To view the full article, register now. Who’s Repping Whom? Law360’s Guide To The Mueller ProbeBy Sindhu SundarNovember 7, 2017 One aspect of Special Counsel Robert Mueller’s investigation of President Donald Trump’s campaign that particularly bemused observers is how quickly corporate lawyers multiplied on the scene.
To view the full article, register now. EXCLUSIVE: Justice Breyer On Changing His Mind And Sparring With ScaliaBy Sindhu SundarJuly 13, 2017 Over the past two decades, Justice Stephen Breyer has earned a reputation on the bench as the master of the hypothetical. And he rarely disappoints.
To view the full article, register now. Critical Mass Plaintiffs Bar Hangs Together In Tough Class Action ClimateBy Sindhu SundarMay 1, 2017 In October 2014, after a year of slow drip recalls involving defective air bag inflators made by Takata Corp., Roland Tellis of Baron & Budd PC was working with another firm to draft what would be the first class action in the litigation. But he was already thinking ahead.
@mattyglesias Using that slur in quotes still adopts that reductive framework for something as complex as immigration (and reinforces a racially charged idea that some countries are inherently worse). Speaking as a former Indian immigrant who's heard similar abuse abt a beloved homeland.
.@ZachZagger, who was at the EDNY courthouse today, reports also that jury deliberations continue next week as to the third, Manuel Burga, former president of Peru's soccer federation. https://t.co/6NcOaK4fPA
Muck Rack makes it simple to find people, tweets, or articles that mention any name, keyword, company, hashtag etc. We've compiled this guide to help you make the most of your search.
Selecting a term
Start searching tweets, articles from media outlets, articles mentioned in tweets, journalists'
names, titles and bios with some suggested searches:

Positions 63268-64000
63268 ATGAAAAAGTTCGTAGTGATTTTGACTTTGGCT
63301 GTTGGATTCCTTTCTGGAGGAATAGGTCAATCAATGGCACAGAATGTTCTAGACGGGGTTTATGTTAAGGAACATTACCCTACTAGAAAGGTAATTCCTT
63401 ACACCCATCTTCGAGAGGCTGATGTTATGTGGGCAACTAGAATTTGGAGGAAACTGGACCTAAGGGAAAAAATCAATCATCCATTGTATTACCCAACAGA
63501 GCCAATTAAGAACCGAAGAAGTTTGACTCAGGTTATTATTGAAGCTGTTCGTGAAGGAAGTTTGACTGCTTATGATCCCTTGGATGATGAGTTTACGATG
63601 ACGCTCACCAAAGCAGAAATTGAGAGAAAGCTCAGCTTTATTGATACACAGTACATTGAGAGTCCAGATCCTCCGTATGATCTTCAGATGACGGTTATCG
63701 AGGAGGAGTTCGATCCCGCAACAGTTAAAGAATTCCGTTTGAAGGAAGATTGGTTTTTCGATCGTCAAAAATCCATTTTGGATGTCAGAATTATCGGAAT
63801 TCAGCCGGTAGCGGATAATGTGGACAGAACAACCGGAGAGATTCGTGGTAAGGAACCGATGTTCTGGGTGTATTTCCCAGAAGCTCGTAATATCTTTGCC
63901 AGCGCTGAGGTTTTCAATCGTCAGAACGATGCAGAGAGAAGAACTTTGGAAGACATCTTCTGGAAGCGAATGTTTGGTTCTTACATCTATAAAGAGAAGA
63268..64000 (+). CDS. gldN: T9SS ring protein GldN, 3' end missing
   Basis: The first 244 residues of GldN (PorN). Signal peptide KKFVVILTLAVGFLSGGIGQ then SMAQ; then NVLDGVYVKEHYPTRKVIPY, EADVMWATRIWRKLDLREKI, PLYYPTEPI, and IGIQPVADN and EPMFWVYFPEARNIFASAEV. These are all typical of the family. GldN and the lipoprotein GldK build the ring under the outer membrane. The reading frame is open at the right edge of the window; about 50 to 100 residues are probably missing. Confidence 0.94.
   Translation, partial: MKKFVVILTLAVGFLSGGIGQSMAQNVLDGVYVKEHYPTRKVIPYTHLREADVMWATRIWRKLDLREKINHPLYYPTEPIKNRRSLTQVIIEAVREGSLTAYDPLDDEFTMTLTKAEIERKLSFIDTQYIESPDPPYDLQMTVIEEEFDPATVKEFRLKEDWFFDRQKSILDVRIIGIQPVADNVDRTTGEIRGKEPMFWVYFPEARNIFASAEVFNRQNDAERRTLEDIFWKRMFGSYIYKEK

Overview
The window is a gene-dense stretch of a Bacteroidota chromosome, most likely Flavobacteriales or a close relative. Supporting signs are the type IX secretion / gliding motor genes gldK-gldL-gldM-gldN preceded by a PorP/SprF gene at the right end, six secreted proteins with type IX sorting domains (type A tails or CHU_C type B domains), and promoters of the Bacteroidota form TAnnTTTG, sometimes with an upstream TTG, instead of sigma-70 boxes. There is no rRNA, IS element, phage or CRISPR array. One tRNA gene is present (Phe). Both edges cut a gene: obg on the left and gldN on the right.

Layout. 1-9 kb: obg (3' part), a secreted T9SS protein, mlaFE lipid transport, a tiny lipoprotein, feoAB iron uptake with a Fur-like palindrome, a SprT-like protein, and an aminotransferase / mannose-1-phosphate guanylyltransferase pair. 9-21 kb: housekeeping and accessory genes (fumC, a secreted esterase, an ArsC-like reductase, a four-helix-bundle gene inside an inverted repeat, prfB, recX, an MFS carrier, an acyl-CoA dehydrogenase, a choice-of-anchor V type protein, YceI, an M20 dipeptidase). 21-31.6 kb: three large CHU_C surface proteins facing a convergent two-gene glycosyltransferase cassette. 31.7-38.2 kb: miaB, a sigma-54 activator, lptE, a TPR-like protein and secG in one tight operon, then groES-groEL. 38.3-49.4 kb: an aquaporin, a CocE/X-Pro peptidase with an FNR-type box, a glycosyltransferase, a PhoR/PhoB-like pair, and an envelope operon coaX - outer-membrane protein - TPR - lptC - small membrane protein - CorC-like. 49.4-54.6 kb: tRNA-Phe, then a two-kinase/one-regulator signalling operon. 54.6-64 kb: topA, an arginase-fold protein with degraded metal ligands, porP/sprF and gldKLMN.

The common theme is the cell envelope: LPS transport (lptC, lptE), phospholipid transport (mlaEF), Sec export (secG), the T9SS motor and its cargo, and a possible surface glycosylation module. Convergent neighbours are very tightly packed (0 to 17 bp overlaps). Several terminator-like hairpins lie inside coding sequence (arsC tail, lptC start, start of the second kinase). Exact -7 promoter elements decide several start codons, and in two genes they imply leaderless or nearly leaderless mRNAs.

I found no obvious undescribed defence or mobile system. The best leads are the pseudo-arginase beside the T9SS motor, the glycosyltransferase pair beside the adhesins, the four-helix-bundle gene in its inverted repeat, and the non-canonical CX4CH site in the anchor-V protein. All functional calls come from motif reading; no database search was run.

Companies or Topics (e.g. iPhone, Microsoft)
Phrases (e.g. "cloud computing") — use quotes to keep the terms together
Twitter handles (e.g. @username) — returns those who have mentioned or replied to
Names (e.g. "David Pogue")
Hashtags (e.g. #sxsw, #london2012)
Bio details (e.g. vegan, Olympics, father)
Muck Rack's Advanced Search allows for many boolean operators.
Find results that mention multiple specified terms, use AND or
+. For example, ensure each result contains both Elon Musk and Mark Zuckerberg by
searching Musk AND Zuckerberg or Musk + Zuckerberg.
Use the operators OR or , to broaden your search when you'd like either of
multiple terms to appear in results. (This is the default behavior of our search when no operators
are used). For example, results will contain either cake or cookie by searching cake OR cookie or cake,cookie
Use NOT or - to subtract results from your search. For
example, searching Disney will yield results about the Walt Disney Company as well as Walt Disney
World Resort. To exclude mentions of Disney World, search for Disney -World or Disney
When using one of these operators with a phrase, enclose it in quotation marks. For example, you can
find results about smartphones excluding Apple's iPhone 4S by searching smartphone -"iPhone
Exact case matching or punctuation
If you're searching for a brand name or keyword that relies on specific punctuation marks or capitalization, you can
find results that match your exact query by adding matchcase: before the keyword you're searching for, like matchcase:E*TRADE .
Use parentheses to separate multiple
boolean phrases. For example, to find journalists talking about having fun in Disney World or
Disneyland, search for ("disney world" OR disneyland) AND fun.
An asterisk can be used to search for any variation of a root word truncated by the asterisk. For example, searching for admin* will return results for administrator, administration, administer, administered, etc.
A near operator is an AND operator where you can control the distance between the words. You can vary the distance the near operation uses by adding a forward slash and number (between 0-99) such as strawberries NEAR/10 "whipped cream", which means the strawberries must exist within 10 words of "whipped cream".